Workplace Design in a Post-pandemic World

Workplace Design in a Post-pandemic World
Workplace Design in a Post-pandemic World

It’s no secret that the pandemic has profoundly impacted the workplace. Just over two years ago, a vast majority of us commuted on trains, buses, and automobiles to reach our business workplaces, where we connected and collaborated with our coworkers. We would make use of local gyms, cafes, and bars. Many of our lives were spent in this weekly routine and city centers.

Suddenly, the norm for decades was upended; The office became the home office, which for some meant working from the kitchen table. Video conferencing was the new meeting, and the digital workplace was as close to our colleagues as we would get. Technology tools enabled flexible work arrangements, and work from anywhere was touted as the way of the future.

But as we begin to see the light at the end of the tunnel, the question on everyone’s mind is: what will business workplace design look like moving forward?

What is workplace design?

Office design has continually evolved over the decades and will continue to do so. One of the latest trends in office design was the open-office plan. This happened around after the 2008 recession when open-plan offices became even more popular as a way to cut down on operational costs. Additionally, the open-plan made it easier to connect through social interaction, more effective collaboration, sales & marketing, and possibly improved company culture.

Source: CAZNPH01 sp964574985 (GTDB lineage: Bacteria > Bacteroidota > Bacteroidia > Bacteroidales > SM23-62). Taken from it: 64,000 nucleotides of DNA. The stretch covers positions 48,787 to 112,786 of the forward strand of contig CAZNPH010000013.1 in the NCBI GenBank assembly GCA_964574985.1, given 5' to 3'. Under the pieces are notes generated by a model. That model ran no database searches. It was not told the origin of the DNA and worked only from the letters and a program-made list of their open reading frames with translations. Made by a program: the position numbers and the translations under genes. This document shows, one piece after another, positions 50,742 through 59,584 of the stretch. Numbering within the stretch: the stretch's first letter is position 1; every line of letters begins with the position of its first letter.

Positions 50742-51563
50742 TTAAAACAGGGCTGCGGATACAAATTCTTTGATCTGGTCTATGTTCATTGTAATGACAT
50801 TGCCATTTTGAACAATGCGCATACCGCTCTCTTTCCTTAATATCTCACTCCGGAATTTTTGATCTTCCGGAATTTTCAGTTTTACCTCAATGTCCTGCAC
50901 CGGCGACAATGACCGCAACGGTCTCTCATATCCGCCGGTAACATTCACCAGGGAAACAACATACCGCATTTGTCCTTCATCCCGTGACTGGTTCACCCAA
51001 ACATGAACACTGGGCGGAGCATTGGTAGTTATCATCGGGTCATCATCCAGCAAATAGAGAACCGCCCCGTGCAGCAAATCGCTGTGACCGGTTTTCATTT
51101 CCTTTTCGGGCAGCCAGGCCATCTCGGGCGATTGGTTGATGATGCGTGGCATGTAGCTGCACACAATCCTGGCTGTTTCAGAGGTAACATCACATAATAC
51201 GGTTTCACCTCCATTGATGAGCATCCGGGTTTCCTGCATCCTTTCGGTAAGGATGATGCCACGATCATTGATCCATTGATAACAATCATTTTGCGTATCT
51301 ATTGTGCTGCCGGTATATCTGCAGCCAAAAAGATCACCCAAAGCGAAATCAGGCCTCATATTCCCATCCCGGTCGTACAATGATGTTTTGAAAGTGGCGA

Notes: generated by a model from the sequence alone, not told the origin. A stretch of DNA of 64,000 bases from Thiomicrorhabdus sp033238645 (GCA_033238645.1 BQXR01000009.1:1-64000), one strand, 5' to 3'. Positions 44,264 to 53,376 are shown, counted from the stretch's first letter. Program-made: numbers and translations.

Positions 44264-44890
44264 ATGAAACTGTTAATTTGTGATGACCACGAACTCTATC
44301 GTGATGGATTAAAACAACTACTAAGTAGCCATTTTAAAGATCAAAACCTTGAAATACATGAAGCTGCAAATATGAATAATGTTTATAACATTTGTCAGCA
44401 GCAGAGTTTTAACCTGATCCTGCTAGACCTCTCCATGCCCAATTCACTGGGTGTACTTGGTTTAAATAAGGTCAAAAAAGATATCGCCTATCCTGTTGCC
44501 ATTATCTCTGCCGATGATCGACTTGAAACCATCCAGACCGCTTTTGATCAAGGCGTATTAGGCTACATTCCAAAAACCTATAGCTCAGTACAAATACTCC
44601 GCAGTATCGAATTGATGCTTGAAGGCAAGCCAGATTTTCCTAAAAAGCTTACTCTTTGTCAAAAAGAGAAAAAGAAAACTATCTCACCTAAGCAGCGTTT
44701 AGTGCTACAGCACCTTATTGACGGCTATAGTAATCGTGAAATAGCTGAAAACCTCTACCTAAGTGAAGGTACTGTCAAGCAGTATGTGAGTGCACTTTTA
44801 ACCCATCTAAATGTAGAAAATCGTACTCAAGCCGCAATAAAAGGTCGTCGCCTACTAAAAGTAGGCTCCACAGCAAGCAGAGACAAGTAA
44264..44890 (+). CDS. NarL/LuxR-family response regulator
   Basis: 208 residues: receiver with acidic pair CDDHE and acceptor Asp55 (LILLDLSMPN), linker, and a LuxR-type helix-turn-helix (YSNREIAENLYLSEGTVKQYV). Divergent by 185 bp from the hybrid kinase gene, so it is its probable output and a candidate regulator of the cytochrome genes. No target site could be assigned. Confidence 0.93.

The downside, and one which no one saw coming, is that the open-plan office is the worst design in the event of an outbreak. As the virus was spread through particles in one’s own breath, these could pass freely throughout the open office and be easily transmitted. It was not uncommon for one person to unknowingly bring the virus into the open-plan workplace. Soon after that, entire small businesses were infected.

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We suspect these open-plan office designs are due for a shake-up. But what exactly will these changes be?

The Employee Experience

With so many people working from home, office design will inevitably have to change to accommodate this new way of remote working. Especially if the executive team wants to get their workforce back into the office. This will be no easy task, with several reports of workers demanding greater flexibility and even willing to quit their jobs to get it. Workers increasingly value flexibility and freedom over income, even if it takes a pay cut. Furthermore, they can now use safety and social distancing as an excuse not to return to the office. The employee experience has overtaken the customers’ experience as the most critical aspect for employers to consider!

How will workplace design change?